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Music and Art

Shall We Dance?
Edgar Degas (French, 1834-1917), <I>Ballet Girl in Repose</I>, about 1880-82, charcoal on light tan paper
zoom Edgar Degas (French, 1834-1917), Ballet Girl in Repose, about 1880-82, charcoal on light tan paper


No other artist has painted the ballet like Edgar Degas. Degas captured dancers at nearly every moment—at rest, rehearsing, preparing backstage, performing, and taking curtain calls. All his paintings show his careful observations of the dancers’ movements, from the various dance positions to the slightest stretch.

Even the youngest dancers (whom he called “little rats”) caught Degas’s attention. The girl in this drawing was only about eight years old. Her inexperience as a dancer can be seen in the way she sits—slumped over, unaware that the artist is observing her every move.

And Degas sketched every little shift of her body! Even in this small drawing you can see how she moved. Her right arm lightly rubs her knee. Faint outlines show that she moved her left arm several times, stretching it up, then extending it down toward her knee, and finally bringing it up to her face. Quick dashes of line around her back and legs also suggest movement.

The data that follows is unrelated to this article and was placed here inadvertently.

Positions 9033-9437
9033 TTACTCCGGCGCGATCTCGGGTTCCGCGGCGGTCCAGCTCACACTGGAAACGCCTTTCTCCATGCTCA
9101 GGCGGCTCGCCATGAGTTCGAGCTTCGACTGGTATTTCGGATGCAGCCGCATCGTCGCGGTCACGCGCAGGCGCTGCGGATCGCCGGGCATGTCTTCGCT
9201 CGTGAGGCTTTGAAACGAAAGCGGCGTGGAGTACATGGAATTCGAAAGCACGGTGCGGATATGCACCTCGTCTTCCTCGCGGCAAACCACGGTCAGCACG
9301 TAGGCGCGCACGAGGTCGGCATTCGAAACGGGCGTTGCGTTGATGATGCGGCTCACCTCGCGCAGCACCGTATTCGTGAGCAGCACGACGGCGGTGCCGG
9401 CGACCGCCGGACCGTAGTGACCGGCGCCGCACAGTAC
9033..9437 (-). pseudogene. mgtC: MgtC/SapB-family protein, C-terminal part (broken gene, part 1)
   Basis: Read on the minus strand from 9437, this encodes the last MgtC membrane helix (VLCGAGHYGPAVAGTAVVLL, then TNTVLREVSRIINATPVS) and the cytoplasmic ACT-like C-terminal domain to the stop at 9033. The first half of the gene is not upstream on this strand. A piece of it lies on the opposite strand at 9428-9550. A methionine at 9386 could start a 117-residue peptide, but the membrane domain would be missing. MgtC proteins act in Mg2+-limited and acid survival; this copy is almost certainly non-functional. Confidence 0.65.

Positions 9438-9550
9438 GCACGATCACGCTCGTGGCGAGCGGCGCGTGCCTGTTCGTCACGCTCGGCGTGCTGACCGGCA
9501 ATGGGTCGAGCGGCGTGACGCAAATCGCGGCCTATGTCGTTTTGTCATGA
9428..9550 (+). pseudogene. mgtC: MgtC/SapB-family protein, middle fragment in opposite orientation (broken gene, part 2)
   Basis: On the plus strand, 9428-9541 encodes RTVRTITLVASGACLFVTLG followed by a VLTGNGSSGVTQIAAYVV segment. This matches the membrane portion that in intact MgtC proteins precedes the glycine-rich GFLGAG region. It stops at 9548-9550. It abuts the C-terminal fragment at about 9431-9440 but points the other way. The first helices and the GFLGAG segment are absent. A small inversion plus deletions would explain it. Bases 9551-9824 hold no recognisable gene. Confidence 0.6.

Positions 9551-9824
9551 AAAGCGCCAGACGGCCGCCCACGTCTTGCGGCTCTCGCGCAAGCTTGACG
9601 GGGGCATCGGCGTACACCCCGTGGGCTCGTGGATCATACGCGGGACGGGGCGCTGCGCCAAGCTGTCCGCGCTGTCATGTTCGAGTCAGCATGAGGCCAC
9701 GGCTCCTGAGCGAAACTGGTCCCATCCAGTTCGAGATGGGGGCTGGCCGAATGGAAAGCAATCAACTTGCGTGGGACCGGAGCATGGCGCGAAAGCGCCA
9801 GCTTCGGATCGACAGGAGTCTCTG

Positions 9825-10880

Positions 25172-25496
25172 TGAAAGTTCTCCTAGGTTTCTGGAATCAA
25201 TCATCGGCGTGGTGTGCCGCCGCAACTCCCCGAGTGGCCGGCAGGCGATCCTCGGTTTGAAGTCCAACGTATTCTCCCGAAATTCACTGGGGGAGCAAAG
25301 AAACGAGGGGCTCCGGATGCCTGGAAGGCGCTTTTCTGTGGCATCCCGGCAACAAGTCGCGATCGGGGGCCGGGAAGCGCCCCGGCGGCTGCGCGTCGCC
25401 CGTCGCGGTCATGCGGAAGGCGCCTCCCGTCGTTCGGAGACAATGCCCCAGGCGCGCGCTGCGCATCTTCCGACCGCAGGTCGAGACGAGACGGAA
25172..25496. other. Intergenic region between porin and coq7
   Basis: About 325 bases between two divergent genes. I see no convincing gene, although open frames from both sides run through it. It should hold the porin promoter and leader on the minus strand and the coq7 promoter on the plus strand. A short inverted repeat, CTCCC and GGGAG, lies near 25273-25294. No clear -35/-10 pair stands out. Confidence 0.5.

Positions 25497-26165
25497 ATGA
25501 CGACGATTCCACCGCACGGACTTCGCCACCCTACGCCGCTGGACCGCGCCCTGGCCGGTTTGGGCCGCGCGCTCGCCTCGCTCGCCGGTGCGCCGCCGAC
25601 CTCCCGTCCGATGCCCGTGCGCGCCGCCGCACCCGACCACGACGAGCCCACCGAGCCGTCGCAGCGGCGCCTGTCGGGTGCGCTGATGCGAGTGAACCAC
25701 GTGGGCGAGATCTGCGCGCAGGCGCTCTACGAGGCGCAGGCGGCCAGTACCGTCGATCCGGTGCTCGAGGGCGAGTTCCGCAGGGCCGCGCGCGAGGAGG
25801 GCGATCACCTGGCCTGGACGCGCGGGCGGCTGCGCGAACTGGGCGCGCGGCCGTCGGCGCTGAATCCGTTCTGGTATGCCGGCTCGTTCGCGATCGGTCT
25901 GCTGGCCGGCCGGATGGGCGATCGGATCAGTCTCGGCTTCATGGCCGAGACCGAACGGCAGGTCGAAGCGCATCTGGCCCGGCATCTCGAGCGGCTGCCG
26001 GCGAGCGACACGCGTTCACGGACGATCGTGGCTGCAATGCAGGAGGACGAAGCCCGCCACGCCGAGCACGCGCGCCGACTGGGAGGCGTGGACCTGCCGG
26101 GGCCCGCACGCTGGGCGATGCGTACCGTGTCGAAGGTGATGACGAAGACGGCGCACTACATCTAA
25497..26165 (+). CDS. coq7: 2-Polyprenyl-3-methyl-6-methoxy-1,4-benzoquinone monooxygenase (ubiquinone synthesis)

It is interesting to know that Degas didn’t start painting dancers because of a great love for the ballet. “They call me the painter of dancers,” he reportedly said, “without understanding that for me the dancer has been the pretext for painting beautiful fabrics and rendering movement.” Whatever his motive, Degas will always be associated with the ballet.

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1. Degas also depicted dancers in his sculptures.
Edgar Degas, Dancer Putting on Her Stocking, 19th century, bronze
2. Degas sketched the musicians in the orchestra as well as the dancers onstage.
Edgar Degas, The Violinist, about 1879, charcoal heightened with white chalk on gray paper


March 2007